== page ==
In a recent cyber security alert, the U.S. Department of Homeland Security (DHS) revealed that more than 1,000 U.S. enterprise networks and different businesses have been attacked by a point-of-sale malware infection called “Backoff.”

Typically this kind of malware infection captures all the information when a card is swiped for payment. Backoff, primarily is capable of scrapping memory for tracking data, commanding and controlling every type of communication, logging all inputs of your keyboard and inserting malicious stub into explorer.exe. In addition to this, the malware also injects malicious code in your PC’s Windows Explorer so that it can be re-launched if it crashes or forcibly stopped.

In the alert, the DHS department added that Backoff  first appeared last year in October. And over the past year, measures have been taken for businesses that have had their point-of-sale systems compromised by Backoff.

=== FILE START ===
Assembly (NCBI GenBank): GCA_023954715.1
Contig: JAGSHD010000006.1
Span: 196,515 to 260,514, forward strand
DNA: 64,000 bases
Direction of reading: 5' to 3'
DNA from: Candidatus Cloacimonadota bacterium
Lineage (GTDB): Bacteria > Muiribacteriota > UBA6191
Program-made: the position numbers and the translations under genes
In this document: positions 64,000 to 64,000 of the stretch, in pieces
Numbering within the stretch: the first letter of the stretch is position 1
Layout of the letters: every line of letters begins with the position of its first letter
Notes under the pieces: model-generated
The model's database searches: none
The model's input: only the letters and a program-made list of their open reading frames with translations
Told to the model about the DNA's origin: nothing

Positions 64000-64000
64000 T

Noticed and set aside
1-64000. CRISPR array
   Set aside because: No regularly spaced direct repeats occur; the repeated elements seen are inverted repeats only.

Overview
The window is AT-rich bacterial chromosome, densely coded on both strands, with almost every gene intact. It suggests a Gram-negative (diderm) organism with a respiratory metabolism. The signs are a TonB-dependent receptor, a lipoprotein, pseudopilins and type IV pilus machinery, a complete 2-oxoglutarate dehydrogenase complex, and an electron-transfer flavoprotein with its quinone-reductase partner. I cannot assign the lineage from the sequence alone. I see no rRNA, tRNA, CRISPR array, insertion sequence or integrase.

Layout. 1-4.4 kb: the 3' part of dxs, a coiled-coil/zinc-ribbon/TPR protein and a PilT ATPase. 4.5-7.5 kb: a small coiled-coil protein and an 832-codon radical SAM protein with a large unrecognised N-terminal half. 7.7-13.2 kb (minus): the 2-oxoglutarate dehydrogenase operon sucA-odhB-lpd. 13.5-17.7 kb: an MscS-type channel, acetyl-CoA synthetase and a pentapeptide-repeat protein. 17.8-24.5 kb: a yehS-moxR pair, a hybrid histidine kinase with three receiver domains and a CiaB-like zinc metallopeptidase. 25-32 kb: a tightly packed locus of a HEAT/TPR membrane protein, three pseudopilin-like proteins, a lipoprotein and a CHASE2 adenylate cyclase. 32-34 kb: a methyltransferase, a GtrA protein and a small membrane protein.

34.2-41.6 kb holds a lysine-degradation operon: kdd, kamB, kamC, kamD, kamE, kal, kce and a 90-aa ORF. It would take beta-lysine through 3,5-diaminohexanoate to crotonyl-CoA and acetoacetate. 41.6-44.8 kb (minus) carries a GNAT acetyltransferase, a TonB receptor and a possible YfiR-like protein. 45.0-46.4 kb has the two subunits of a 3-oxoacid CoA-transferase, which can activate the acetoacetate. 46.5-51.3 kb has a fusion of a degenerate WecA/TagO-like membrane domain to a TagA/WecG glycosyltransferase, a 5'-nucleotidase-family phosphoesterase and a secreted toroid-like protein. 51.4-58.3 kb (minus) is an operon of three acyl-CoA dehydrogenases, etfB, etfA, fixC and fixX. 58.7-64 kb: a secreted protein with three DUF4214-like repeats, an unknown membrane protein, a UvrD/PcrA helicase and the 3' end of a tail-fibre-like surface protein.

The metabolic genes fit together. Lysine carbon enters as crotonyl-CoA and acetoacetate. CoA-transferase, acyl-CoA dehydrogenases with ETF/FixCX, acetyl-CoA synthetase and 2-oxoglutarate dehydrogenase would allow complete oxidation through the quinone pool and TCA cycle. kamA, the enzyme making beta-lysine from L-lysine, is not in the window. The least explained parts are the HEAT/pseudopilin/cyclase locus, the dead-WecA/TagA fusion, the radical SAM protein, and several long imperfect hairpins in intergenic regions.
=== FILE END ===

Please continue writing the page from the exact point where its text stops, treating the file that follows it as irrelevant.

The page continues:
The U.S. Computer Emergency Readiness Team (US-CERT), a division of Homeland Security also said that cybercriminals have been trying “brute-force” techniques to put in the malware into Point-of-sales system equipped with remote desktop applications, such as Apple Remote Desktop, Chrome Remote Desktop, Microsoft Remote Desktop and LogMein.

Also, US-CERT stated that “The impact of a compromised point-of-sale system can affect both the businesses and consumer by exposing customer data such as names, mailing addresses, credit/debit card numbers, phone numbers, and e-mail addresses to criminal elements. These breaches can impact a business’ brand and reputation, while consumers’ information can be used to make fraudulent purchases or risk compromise of bank accounts.”

In order to prevent this malware from entering into your systems, it is recommended to tighten your company’s IT policies, upgrade antivirus and check if your point-of-sale system is vulnerable.